Rwanda Children


Rwanda Children


The are around 4,757,000 children living in Rwanda and they live in three main tribal groups, the Hutu (84%), Tutsi (15%) and Twa or pygmy (1%). Nearly all of them are scarred by the genocide and aftermath of 1994 when around a tenth of the country's entire population was massacred including 300,000 children and young people. Many children in Rwanda were left as orphans following the conflict. Today it is estimated that one out of every five children in Rwanda is either an orphan or has been abandoned, one of the world's highest percentages of orphans. That figure include the 220,000 children orphaned through the HIV/AIDS virus. These Rwanda orphans did not just lose their families, but have life long scars with 96% of children interviewed stating that they had witnessed violence and a troubling 60% stating that they did not care if they ever grew up. Compounding this is the half million girls who were systematically raped pushing up levels of AIDS infection cascading down to their children.


Rwanda Children


Today there are an estimated 400,000 orphans in Rwanda (some put the figure much higher at 1,000,000) with just 5000 of them living in orphanages, the rest living in vulnerable conditions on the streets or as the head of households barely surviving to feed themselves let along younger siblings. It is difficult to imagine how a desperately poor country with just over 9 million people could possibly care for its overwhelming number of orphans, and the reality is, it can't without outside help however that aid is now drying up from donor countries in light of the ongoing allegations of support by Rwanda of rebel groups operating in the Democratic Republic of Congo. Most children in Rwanda live in poverty and suffer from malnutrition with an estimated 44% of children having stunted growth. Traditionally their home, a 'rugo', consists of a number of bee hive-shaped houses within a larger, fenced compound on one of the country's many hillsides. Electricity and running water are unknown. The household or 'inzu' normally consists of a husband and wife and children, sometimes with close relatives. Large families are common with an average women having 4.9 children, although many do not make it to their fifth birthday.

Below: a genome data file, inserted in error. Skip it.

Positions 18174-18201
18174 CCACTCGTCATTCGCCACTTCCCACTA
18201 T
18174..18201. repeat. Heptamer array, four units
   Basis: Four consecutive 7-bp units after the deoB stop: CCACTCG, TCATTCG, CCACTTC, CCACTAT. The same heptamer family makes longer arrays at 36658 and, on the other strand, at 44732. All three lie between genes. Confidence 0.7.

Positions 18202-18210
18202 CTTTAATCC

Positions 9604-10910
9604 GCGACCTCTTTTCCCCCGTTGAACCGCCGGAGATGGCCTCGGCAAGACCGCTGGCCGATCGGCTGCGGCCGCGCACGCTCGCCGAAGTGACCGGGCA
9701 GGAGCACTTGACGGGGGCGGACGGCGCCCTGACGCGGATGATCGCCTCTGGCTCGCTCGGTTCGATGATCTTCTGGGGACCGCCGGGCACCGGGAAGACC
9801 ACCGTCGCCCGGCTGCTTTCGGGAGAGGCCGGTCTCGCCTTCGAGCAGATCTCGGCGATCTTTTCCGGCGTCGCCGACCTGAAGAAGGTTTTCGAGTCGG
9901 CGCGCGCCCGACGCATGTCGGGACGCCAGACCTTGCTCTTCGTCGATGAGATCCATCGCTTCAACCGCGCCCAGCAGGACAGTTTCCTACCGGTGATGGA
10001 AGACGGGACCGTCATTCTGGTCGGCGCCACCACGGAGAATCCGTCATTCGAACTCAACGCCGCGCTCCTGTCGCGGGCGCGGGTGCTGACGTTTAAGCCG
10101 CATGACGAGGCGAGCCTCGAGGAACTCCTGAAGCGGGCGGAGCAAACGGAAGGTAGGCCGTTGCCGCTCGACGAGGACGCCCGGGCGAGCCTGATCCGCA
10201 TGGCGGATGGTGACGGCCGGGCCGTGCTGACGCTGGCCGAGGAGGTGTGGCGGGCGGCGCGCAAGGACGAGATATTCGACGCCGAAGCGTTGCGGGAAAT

Rwanda Children


For most children in Rwanda its time to get up at the crack of dawn to undertake chores including taking the chickens from the house and putting them in their mud enclosures and boiling water on an open fire ready for the first meal of the day, with breakfast often consisting of sweet potatoes and sorghum, corn and millet and milk porridge. Then its off to school, which can often be some miles away. The school day is often marked by singing the Rwandan National anthem, "Rwanda Nziza" ("Beautiful Rwanda")  followed by prayers in a country that is over 80% Christian with a much smaller Muslim population (4.6%). (Roman Catholic missionaries established themselves in Rwanda in the late 1880s and taught that Tutsi were a superior race ~ not least because they were easier to convert to Christianity ~ and this contributed to the seething ethnic tensions over the generations)


Whilst most children are eager to attend school in Rwanda, many schools are under resourced with no running water nor electricity, although the government is attempting to get those schools too far from the national grid installed with solar panels to get over some of these difficulties. Government spending on education is quite high, currently at 12.25% of all expenditure, but some idea of the resource shortfall can be ascertained by the fact that in a country with a child population of some 4,757,000, there are just 1,197 school library books. There are 2172 primary schools in Rwanda catering for 1,636,563 pupils who are taught in English or French (after starting their education in Kinyarwanda). After primary school education is no longer compulsory for the 179,153 pupils who go on to attend Rwanda's 405 secondary schools where the number of qualified teachers drops from over 80% to under 50%. Illiteracy remains stubbornly high at around 50% of the over 15yrs population.


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Children with AIDS

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